IAEA Defends Iran Deal
Published: August 20, 2015
IAEA Defends Iran Deal, The U.N. nuclear watchdog is defending its agreement with Iran — saying it gives its inspectors sufficient access to the Parchin military facility, a site long suspected to be used for nuclear weapons research.
International Atomic Energy Association (IAEA) Director General Yukiya Amano issued a statement Thursday pouring cold water on an earlier report from the Associated Press that said draft details of the deal would allow Iranians to inspect the Parchin site, instead of allowing U.N. inspectors access to the facility.
Amano called the report “misleading” and said that although he couldn’t disclose details, the agreement satisfied the IAEA’s access requirements and met Iran’s demands.
“I am disturbed by statements suggesting that the IAEA has given responsibility for nuclear inspections to Iran,” he said in a statement. “Such statements misrepresent the way in which we will undertake this important verification work.
The Associated Press, for its part, is standing by its report — which is based off a document seen by its reporters and has been reviewed by an “official familiar with its contents” who said it doesn’t “differ substantially” from the final version of the deal.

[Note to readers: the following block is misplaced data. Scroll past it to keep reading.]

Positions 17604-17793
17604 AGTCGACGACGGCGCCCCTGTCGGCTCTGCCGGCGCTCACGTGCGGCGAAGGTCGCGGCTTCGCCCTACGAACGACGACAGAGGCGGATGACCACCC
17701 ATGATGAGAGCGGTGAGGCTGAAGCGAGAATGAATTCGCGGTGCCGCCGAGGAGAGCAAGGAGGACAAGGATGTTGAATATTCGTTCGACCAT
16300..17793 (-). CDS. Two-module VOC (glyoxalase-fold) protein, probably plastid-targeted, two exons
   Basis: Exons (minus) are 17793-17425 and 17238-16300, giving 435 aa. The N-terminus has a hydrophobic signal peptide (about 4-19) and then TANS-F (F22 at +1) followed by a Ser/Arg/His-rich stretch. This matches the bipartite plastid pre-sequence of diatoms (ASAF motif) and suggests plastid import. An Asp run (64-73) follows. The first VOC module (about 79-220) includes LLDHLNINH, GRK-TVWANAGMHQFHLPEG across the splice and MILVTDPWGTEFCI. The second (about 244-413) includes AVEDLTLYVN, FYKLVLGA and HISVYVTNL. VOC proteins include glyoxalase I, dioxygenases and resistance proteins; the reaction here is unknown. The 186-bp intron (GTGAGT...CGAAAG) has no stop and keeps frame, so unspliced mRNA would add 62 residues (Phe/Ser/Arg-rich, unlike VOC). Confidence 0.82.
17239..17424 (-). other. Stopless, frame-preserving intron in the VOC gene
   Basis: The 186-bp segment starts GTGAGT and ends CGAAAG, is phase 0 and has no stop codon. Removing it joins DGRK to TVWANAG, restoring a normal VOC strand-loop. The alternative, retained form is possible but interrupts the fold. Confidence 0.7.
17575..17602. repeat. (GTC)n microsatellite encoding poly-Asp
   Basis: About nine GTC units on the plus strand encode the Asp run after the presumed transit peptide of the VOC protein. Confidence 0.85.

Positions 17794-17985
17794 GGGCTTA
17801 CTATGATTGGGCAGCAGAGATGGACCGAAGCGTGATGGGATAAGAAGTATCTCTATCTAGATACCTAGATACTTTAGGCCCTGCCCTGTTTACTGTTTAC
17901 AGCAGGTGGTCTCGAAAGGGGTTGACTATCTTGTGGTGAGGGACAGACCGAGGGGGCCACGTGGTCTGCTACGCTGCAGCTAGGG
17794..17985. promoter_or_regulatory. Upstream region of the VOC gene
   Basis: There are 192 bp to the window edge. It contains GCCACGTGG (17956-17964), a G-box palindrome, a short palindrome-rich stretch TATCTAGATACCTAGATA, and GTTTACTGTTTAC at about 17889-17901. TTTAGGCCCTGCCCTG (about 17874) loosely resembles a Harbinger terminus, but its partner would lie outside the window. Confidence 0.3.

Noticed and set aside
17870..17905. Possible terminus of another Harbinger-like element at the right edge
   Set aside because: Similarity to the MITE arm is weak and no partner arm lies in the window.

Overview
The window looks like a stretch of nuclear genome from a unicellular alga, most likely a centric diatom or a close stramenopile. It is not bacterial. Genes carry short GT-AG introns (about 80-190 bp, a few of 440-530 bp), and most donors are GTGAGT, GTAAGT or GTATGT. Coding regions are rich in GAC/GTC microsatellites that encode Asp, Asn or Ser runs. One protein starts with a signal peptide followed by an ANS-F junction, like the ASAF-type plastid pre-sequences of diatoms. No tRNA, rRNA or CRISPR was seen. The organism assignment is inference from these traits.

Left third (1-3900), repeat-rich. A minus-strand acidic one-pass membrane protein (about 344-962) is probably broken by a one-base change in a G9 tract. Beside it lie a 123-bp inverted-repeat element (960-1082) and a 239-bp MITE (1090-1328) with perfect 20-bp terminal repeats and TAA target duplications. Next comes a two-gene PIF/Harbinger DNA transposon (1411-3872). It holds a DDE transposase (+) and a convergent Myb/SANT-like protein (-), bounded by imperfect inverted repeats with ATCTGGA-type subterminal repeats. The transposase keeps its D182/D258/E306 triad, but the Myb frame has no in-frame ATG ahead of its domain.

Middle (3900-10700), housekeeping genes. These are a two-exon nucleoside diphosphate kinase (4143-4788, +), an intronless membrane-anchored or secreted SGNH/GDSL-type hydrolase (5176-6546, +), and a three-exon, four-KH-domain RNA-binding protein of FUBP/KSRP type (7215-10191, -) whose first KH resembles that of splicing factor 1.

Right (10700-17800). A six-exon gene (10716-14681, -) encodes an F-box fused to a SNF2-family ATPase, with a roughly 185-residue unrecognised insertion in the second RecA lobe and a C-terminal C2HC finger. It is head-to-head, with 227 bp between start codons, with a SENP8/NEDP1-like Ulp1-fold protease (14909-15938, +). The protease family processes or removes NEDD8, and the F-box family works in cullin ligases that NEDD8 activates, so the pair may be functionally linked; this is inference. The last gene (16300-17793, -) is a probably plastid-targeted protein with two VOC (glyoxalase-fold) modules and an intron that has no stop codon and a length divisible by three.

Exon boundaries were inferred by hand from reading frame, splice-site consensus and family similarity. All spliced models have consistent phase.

Supporters of the Iran deal have decried the AP’s reporting as misleading, noting that the news agency removed key details of the story on Wednesday without explanation. The AP’s assistant Washington bureau chief, Wendy Benjaminson, tweeted Thursday: “AP has updated story to restore details of IAEA-Iran deal that were cut last night solely for space.”
“The document suggests that instead of carrying out their own probe, IAEA staff will monitor Iranian personnel as they inspect the Parchin nuclear site,” the AP’s revised story says — though it notes that the draft agreement does not specify how the IAEA would do so.
According to former IAEA official Tariq Rauf, such an arrangement would be unorthodox, but not necessarily crippling.
“It would be unusual but by no means technically compromising to have Iranian technicians collect swipe samples at sites and locations at Parchin in the physical presence and direct line of sight of IAEA inspectors, including filming, and using swipe kits and collection bags provided by the IAEA,” Rauf, now a program director at the Stockholm International Peace Institute, wrote.
The report has further fueled the GOP opposition to President’s Barack Obama’s Iran deal — with Republican House Foreign Committee Chairman Ed Royce telling the AP “International inspections should be done by international inspectors. Period,” and Republican presidential contender Jeb Bush calling the reported arrangement a “farce.”
The White House said Wednesday that it was confident in the agreement with the U.N. watchdog and Iran.
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